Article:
Brewery wastewater finds new use as fuel cell material


In Colorado, researchers have developed a process for using brewery wastewater to create carbon-based fuel cell materials. The breakthrough could help brewers reduce the need for costly wastewater treatment. The University of Colorado Boulder researchers cultivated the fast-growing fungus Neurospora crassa in sugar-rich brewery wastewater and were able to dictate the fungus’s chemical and physical properties to create naturally-derived lithium-ion battery electrodes.

Breweries use about seven barrels of water for every barrel of beer produced, and extra filtration is required for disposal.  “The wastewater is ideal for our fungus to flourish in, so we are happy to take it,” says lead author Tyler Huggins. The study was published in Applied Materials & Interfaces.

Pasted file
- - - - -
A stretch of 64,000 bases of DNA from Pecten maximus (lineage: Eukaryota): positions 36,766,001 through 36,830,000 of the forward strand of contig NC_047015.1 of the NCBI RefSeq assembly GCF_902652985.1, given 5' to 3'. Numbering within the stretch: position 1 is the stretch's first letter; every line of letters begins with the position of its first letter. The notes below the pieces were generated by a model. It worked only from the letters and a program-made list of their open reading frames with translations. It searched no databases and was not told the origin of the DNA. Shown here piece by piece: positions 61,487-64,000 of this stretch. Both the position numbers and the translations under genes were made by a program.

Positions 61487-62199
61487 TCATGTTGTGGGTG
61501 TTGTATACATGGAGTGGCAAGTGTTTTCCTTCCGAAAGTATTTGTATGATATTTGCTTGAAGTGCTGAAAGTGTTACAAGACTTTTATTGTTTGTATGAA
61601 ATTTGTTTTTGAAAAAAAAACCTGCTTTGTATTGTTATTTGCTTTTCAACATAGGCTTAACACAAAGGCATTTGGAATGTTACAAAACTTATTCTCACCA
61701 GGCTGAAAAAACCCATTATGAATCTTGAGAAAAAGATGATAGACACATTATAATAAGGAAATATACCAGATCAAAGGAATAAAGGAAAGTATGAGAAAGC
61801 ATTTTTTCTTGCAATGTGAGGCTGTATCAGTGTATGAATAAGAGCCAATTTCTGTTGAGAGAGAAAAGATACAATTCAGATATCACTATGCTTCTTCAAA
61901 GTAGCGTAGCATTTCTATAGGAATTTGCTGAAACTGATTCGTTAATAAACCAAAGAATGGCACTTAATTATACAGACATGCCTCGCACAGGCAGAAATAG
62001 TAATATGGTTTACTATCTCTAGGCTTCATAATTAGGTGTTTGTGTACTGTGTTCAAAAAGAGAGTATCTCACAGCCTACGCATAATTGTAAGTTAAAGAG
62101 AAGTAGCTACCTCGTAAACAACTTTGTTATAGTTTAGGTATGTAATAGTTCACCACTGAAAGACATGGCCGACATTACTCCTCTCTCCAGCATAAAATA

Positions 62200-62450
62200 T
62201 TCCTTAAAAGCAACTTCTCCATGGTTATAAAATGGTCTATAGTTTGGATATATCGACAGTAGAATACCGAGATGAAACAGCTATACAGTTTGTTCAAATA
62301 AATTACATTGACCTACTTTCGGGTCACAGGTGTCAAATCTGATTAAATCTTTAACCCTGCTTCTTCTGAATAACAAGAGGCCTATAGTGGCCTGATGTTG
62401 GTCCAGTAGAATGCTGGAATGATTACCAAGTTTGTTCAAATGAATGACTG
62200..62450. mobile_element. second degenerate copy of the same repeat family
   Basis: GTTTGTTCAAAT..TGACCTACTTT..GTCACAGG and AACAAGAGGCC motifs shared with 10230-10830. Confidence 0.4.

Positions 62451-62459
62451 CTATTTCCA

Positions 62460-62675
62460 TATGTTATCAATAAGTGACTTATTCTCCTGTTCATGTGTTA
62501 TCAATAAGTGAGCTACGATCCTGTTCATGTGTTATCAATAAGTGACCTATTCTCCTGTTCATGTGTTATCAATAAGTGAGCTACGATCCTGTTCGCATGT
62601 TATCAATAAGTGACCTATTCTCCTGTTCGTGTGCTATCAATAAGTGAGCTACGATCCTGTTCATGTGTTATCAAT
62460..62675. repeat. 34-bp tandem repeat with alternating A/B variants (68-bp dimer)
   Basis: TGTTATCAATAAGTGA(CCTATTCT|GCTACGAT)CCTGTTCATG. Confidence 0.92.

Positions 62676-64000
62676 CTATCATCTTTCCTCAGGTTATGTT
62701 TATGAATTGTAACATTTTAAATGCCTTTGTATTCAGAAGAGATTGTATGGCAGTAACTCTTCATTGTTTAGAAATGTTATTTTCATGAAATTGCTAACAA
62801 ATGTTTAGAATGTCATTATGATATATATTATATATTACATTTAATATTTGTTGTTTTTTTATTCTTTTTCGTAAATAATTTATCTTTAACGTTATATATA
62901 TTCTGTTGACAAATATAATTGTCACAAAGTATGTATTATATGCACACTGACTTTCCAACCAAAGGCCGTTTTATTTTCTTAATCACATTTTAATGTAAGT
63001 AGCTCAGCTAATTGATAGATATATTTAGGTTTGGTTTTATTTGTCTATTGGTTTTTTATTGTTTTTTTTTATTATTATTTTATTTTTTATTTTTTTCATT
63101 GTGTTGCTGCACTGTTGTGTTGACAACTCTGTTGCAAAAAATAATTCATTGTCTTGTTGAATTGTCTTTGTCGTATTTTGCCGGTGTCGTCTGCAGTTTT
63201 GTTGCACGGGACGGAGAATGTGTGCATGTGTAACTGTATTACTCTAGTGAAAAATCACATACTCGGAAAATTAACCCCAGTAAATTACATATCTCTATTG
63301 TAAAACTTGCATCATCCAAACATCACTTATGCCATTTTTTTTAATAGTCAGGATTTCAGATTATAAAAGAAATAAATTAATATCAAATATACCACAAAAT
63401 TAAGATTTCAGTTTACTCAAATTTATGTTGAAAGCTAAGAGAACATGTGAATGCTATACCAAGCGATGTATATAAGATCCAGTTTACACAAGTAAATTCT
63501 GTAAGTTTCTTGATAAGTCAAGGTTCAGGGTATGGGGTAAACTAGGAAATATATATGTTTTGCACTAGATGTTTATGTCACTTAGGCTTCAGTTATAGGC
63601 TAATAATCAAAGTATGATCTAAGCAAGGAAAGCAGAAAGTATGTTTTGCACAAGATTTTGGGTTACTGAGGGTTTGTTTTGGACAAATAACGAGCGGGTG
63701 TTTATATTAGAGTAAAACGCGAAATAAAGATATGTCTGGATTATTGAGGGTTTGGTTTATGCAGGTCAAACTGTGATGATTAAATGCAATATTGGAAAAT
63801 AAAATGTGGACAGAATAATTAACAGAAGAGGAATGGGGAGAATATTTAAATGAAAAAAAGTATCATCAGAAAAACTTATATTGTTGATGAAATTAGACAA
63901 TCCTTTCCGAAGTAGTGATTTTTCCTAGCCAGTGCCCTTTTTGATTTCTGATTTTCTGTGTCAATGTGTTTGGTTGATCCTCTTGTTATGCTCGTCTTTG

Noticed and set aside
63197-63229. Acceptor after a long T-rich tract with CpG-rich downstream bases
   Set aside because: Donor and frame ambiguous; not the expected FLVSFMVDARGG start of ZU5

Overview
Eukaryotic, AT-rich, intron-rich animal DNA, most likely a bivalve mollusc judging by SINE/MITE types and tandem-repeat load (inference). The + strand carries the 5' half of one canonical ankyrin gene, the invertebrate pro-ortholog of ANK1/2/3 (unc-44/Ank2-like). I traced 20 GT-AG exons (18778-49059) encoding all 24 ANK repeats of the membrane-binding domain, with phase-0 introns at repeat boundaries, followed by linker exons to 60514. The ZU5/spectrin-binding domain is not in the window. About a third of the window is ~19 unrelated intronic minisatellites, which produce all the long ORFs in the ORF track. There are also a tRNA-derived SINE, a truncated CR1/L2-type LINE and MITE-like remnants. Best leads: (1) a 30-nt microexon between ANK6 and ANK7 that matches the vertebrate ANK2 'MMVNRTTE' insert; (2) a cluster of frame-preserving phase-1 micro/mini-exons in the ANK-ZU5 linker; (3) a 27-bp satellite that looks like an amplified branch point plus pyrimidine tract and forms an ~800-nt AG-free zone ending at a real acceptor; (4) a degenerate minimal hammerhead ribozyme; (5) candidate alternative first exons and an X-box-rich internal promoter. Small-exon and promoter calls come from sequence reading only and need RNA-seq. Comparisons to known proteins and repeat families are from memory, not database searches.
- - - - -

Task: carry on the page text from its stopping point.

The use of biomass, such as timber, to produce carbon-based battery electrodes is already an established practice by some energy industry sectors. However, such feedstocks are often expensive, limited in supply, and difficult to optimize. Huggins and study co-author Justin Whiteley have filed for patent protection and founded a company named Emergy to commercialize the technology.